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An exotic legacy: a guide to Moorish art

The influence of the Moors, first felt centuries ago, remains a driving force behind Portugal’s art, architecture and design, as Beth Druce discovers

Beth Druce portrait
Beth Druce,

While many European cities are defined by their towering cathedrals and bold architectural statements, Lisbon’s appeal lies in no small measure with its intricate artistic elements. These stem from the Moorish invasion in 711 of the Iberian peninsula, of which modern-day Portugal is part.

These cultured conquerors from North Africa influenced the art and architecture of Portugal in a way that still defines the mood of this western European city thousands of years later. ‘The streets seem to wear art on every surface,’ as the New York Times observed in 2012. ‘Beaux-Arts buildings are sheeted in Moorish tiles of bright blues and sunset reds; the sidewalks too are covered in mosaics.’

The Moors’ influence, characterised by muqarnas (distinctive three-dimensional decorative features), horseshoe arches and ancient courtyards, can be seen everywhere from ancient buildings such as the São Jorge castle, which sits upon a hilltop in the centre of Lisbon, to the intricate designs of brightly coloured kiosks that sell ice-cream and beer. At the São Vicente de Fora monastery, the tiled walls tell historic tales; azulejos (tin-glazed ceramic tiles) are perhaps the most obvious example of the Moorish influence, an instantly recognisable visual reference associated with the city.

‘Nothing visually defines Lisbon more than its azulejos,’ notes Dana Thomas in the Architectural Digest. Azulejos are found on both the interiors and exteriors of churches and palaces, applied to walls, floors and ceilings. Originally used to document major historical and cultural events, they inject an intricate and colourful element into Lisbon’s cityscape.

Moorish architecture exists outside Lisbon too. In the town of Sintra, north-west of the capital, the Castelo dos Mouros (Castle of the Moors) sits high in the Serra de Sintra mountain range, with a panoramic view of the city below it. The castle is considered one of the most prominent examples of Moorish architecture in existence. This romantic ruin, high on a hill and surrounded by dense green forest, retains a charm and distinctness that’s unique to this period in history.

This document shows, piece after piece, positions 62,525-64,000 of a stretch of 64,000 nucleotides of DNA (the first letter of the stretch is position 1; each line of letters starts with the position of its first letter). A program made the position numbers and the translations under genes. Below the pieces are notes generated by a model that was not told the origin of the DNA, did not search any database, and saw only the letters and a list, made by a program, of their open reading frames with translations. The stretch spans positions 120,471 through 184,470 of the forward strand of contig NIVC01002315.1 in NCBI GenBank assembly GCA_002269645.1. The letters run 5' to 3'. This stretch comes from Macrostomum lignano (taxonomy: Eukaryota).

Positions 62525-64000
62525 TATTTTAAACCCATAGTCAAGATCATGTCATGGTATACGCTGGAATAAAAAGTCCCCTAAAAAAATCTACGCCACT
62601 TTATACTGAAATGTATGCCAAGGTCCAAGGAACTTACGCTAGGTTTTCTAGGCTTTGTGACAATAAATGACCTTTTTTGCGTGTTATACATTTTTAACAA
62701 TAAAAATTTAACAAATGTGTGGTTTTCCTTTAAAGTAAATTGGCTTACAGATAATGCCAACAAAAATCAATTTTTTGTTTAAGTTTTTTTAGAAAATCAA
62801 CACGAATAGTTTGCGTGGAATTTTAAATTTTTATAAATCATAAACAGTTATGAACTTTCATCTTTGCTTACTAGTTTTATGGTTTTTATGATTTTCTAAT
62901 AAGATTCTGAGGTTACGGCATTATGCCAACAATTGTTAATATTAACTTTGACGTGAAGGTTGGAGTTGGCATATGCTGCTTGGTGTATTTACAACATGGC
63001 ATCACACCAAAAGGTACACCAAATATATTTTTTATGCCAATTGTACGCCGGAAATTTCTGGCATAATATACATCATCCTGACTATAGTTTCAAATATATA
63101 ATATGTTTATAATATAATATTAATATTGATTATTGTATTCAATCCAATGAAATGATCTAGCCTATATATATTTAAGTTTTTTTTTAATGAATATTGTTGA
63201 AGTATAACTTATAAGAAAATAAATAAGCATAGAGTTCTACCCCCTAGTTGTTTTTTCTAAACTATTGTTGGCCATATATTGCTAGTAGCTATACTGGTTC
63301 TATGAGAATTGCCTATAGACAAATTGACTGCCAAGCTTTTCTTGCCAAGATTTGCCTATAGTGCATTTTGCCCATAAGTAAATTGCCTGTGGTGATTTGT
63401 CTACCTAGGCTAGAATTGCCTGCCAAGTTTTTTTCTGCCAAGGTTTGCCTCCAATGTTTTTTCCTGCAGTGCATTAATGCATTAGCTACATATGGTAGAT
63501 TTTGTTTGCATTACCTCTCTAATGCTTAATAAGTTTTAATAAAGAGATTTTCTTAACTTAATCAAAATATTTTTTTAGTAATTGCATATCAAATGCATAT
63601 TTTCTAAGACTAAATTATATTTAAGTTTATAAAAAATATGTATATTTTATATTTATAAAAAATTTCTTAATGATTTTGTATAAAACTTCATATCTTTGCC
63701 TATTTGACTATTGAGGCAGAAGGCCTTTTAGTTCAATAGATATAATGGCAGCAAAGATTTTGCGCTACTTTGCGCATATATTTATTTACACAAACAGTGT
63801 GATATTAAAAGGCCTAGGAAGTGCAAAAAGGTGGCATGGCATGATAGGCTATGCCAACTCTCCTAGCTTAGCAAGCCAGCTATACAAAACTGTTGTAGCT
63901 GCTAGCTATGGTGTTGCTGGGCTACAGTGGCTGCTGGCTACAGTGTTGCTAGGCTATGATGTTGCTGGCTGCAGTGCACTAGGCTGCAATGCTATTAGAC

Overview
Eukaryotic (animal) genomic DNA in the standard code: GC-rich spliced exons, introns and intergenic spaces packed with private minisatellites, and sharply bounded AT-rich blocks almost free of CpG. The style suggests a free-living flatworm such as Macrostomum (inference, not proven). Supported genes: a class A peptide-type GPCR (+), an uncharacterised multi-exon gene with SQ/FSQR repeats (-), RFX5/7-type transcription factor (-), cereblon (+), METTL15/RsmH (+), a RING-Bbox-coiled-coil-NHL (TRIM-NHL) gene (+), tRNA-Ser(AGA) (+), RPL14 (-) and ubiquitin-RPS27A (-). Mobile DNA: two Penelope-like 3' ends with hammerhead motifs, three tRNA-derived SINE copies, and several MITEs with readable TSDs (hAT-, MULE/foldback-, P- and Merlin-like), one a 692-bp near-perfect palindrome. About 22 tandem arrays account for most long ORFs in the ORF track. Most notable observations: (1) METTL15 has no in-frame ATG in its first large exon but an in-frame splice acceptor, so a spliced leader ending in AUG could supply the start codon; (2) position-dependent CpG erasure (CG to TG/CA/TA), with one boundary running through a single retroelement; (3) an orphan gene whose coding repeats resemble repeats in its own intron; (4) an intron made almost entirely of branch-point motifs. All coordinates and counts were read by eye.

While visitors to Portugal continue to soak up its striking aesthetic, Moorish design also serves as a huge source of inspiration for Lisbon’s creatives, including its growing community of fashion designers, who reference the Moors’ legacy of varied colours, patterns and textures when developing their creations.

Teresa Martins is the creative director of TMCollection, one of Portugal’s foremost design houses for fashion and interiors. In her autumn/winter 2014 collection, Alma Mater, the clothes examine ethnicity and Portuguese folklore via neat geometric prints that echo tiled mosaic walls, contrasted against heavy swathes of neutrally-toned, earthy fabrics. ‘The patterns were inspired by Portuguese tiles,’ explains Martins, whose colour palette references the warm terracotta of a sun-drenched Portuguese rooftop and whose accessory collection showcases jumbo pendant necklaces that resemble historical artifacts.

Susana Bettancourt’s work displays a similar creative influence. The Azores-born knitwear designer uses high-tech production techniques to create her signature mosaic patterned creations, a favourite with Lady Gaga. For autumn/winter, copper and green-toned triangular shards tesselate to create a focal point on tunics and dresses, while a longline pinafore mimics traditional tile design; the all-over print contrasts blues and greens with browns and golds in a repeated, kaleidoscopic style.

For designer Katty Xiomara it’s about ‘mixing patterns, textures and colours’ and her whimsical, floaty dresses with delicate square-tiled prints in cobalt blue and vivid orange conjure up the brightness of a sunny Portuguese courtyard. ‘I subconsciously like what the past left us and I therefore have the tendency to reinvent,’ says Xiomara.

These designers are united less by the style of their creations than by the shared point of inspiration derived from their country’s past. ‘I think Portugal is unique,’ says Martins. ‘Its multicultural influences are a reflection of its history, and our work is an extension of this.’ The Moorish invasion may have taken place 1,300 years ago but the its influence in fashion and design continue to resonate in Portugal today.



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